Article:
In our new neighborhood in North Springfield, we lived in a house and there was a community pool. I wanted so badly to belong to it. I wanted to swim as much as I could with all my new friends all summer long. But instead, we joined a pool in another neighborhood that we had to drive to, probably for financial reasons. We continued to renew our membership at this pool for at least three summers, after which time we started going to Myrtle Beach for three weeks when school got out.
Anyway, at this pool, there was a lifeguard. A girl. I was probably about 11 or 12 and I had the biggest crush on her. I had always been boy crazy, always chased boys, flirted with boys, fantasized about the dreamy boys in Tiger Beat Magazine. But for some reason this young female lifeguard had my full attention. I would place her in all the same imagined romance and rescue scenarios I did with the boys. She looked a little bit like a boy. But she wasn’t. I can’t remember her name.
She was tan, of course, she was a lifeguard, and it was the 70’s. She had short dark brown hair parted in the middle that feathered back on the sides. She wore a puka shell necklace. Because everybody did. I wish I could remember her name.
During the summers, we would go to the pool every day. There was a parental rule that it must be at least 80 degrees. I often fought my mother on the baselessness of this arbitrary number. And sometimes I won, promising her it was bound to warm up and if not we could come right home.
The pool was on a hill, with a skin-peeling asphalt parking lot in front. If my feet were wet, I could bolt to the car before getting blisters. If not, like when we arrived, I had to jump from parking space line to parking space line to survive the angry tarmac. Wearing shoes was not an option. There was a small brick building that we passed through to sign in and prove our worthiness to be there with a laminated card. This structure held the locker rooms, slick with pool water and the office that had a half door with the sign-in sheet resting on a clipboard on a shelf on the bottom half of the door, the top half of the door swung open to reveal a wall of whistles hanging with the names of the lifeguards above them. Lifeguards were gods.
On the other side of the wall was the big glorious, shimmering, light blue pool. At its far end it hooked to the right to form the deep end. A guard stand was stationed at exactly the middle overlooking the danger zone. Two other stands flanked either side of the main shallower body of the pool. To the immediate right was the piss-filled kiddy pool behind a chain link fence. To the left was a big grassy, shaded area with picnic tables for what purpose I couldn’t fathom. Who would come to the pool to sit in the shade? This was the mid-70’s and the only reason to go to a pool other than to swim of course, was to get a tan. And meet boys. Or in this case a girl. Angie? Was that her name?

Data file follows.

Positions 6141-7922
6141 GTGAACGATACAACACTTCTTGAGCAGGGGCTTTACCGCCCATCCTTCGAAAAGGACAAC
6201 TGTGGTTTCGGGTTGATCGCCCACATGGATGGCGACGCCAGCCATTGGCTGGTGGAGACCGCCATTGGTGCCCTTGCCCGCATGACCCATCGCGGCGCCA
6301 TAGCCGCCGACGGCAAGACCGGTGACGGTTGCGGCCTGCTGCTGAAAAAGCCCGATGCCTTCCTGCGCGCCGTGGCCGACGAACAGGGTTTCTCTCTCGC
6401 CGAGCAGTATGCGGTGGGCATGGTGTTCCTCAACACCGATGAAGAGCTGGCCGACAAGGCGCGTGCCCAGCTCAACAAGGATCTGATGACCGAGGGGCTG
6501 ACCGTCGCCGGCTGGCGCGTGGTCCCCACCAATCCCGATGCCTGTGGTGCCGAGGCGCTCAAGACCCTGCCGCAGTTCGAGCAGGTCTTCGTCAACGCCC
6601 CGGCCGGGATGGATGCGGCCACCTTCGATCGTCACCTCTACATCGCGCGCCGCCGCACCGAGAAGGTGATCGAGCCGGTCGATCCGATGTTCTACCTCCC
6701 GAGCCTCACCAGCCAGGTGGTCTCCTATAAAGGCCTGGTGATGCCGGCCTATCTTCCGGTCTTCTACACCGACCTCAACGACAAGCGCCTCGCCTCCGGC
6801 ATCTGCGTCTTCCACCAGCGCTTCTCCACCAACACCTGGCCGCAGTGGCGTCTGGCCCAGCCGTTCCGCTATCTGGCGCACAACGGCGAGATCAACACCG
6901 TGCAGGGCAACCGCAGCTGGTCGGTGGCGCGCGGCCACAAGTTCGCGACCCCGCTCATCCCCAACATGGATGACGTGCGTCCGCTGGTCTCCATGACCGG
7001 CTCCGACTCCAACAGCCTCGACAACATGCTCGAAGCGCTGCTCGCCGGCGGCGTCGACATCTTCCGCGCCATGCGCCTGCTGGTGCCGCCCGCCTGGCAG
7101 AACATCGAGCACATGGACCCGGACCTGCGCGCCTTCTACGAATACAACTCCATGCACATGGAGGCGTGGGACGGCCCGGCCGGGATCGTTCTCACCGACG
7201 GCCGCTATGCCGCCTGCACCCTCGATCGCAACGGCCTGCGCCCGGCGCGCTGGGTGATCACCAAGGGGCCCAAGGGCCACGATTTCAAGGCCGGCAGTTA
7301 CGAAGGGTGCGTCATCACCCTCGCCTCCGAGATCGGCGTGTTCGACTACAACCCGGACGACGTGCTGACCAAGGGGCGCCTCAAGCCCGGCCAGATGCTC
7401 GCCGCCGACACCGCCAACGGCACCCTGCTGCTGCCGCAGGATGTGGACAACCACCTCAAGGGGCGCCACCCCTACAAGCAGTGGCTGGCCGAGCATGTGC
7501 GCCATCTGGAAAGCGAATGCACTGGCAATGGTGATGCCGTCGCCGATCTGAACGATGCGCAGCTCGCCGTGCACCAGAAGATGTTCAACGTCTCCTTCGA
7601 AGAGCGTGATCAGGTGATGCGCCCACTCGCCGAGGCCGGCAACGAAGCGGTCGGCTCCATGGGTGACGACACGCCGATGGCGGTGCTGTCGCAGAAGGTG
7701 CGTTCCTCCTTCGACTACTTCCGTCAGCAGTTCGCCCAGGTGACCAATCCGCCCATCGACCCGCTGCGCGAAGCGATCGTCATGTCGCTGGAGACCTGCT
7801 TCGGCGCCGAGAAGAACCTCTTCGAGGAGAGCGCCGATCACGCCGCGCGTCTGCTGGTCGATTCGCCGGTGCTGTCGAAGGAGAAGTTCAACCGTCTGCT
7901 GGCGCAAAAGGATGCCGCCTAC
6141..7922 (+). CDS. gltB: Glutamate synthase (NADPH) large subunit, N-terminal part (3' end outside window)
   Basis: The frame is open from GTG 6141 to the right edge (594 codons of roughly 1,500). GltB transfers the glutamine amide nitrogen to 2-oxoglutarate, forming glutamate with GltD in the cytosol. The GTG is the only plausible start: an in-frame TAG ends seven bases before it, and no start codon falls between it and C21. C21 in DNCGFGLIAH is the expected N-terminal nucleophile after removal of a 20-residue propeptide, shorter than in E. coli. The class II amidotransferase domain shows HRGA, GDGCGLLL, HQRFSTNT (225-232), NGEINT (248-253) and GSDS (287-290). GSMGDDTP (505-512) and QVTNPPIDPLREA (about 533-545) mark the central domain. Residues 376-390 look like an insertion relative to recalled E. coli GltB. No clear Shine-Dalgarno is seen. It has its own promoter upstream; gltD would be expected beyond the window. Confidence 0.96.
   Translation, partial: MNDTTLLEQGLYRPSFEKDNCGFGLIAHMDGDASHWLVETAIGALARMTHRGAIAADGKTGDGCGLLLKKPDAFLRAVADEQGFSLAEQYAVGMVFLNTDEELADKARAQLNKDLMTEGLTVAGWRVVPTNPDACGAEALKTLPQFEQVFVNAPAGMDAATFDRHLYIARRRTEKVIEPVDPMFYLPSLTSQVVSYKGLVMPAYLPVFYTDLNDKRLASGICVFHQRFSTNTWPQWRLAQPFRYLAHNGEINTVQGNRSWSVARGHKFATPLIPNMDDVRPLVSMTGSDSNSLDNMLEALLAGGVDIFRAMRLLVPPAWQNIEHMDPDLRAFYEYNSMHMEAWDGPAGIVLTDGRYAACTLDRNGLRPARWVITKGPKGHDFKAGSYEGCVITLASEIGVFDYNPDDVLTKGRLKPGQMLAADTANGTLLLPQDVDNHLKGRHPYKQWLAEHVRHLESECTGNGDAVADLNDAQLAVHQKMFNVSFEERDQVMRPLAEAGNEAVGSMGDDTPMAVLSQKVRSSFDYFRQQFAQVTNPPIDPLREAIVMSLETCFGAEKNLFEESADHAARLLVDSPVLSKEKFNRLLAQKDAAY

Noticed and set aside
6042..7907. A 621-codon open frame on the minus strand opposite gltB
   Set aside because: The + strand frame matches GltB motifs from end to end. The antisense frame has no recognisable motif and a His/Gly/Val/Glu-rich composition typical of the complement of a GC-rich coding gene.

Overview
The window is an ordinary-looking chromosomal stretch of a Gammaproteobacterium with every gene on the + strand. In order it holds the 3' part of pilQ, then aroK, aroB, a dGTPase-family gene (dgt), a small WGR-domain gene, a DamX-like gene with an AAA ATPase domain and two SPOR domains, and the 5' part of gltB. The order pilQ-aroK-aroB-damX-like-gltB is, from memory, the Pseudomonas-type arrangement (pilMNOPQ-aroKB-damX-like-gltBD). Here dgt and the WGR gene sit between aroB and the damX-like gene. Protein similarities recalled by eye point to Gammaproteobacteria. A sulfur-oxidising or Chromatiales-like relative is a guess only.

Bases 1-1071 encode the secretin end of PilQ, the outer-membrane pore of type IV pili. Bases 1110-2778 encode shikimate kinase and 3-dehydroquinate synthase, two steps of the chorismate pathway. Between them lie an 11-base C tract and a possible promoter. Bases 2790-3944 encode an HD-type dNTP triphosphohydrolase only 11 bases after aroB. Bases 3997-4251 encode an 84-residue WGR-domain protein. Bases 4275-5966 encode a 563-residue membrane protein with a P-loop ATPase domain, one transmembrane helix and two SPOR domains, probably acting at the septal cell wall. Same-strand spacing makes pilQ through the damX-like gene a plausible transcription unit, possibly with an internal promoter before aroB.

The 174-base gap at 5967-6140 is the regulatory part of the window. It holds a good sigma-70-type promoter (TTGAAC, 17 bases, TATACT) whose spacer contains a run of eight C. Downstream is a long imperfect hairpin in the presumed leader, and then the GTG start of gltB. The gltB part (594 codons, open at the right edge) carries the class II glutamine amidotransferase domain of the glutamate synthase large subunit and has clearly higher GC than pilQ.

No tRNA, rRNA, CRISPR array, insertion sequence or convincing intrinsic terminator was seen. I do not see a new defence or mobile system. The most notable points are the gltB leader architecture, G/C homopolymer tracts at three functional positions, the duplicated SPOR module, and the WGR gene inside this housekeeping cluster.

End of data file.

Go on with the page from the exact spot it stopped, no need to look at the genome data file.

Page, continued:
It was in the shade of these trees at the picnic tables that I met a boy named Mike with unruly blond hair. He was spending his summer in Virginia at his dad’s house. His real life was back in Colorado with his mom. It seemed really far away, but the heart wants what the heart wants. I felt like we probably loved each other, but I wasn’t even in seventh grade yet. I remember the painful popular song at the time was Chicago’s If You Leave Me Now and after he went back home, I would play that 45 ad nauseam so I could cry and prove how much I loved him. This boy I only spent a couple hours a day with at a pool.
There was a woman always at the pool, always in the same spot, named Rachel, who seemed like she was 100, but probably was just in her mid-30s. She had the most ridiculous tan. She brought her own lounge chair, the kind that’s in three parts and folds in on itself for easy carrying. There were plenty of lounge chairs already at the pool, so I didn’t get it. She was a professional tanner. Oiled up from head to toe, a cloud of coconut surrounding her. She would turn over at exact intervals and shift her chair like a sundial as the sun moved in the sky. Her bathing suits were all fluorescent. Her hair was an unrealistic blonde. I don’t know how I knew her name.
The lifeguard though, Debbie, was it? I’m not sure I ever had a conversation with her. You didn’t have to talk to people to fall in love with them when you were 11. Probably 11 is different now, though. I do remember feeling foolish when she called for break and I wasn’t old enough to stay in the pool. Instead, I would keep my eye on the clock and exit before she blew the whistle so that it seemed I just needed a break and it happened to coincide with the adult swim time. I’m sure I fooled her. I’m sure she wasn’t even aware of my existence. Tracy?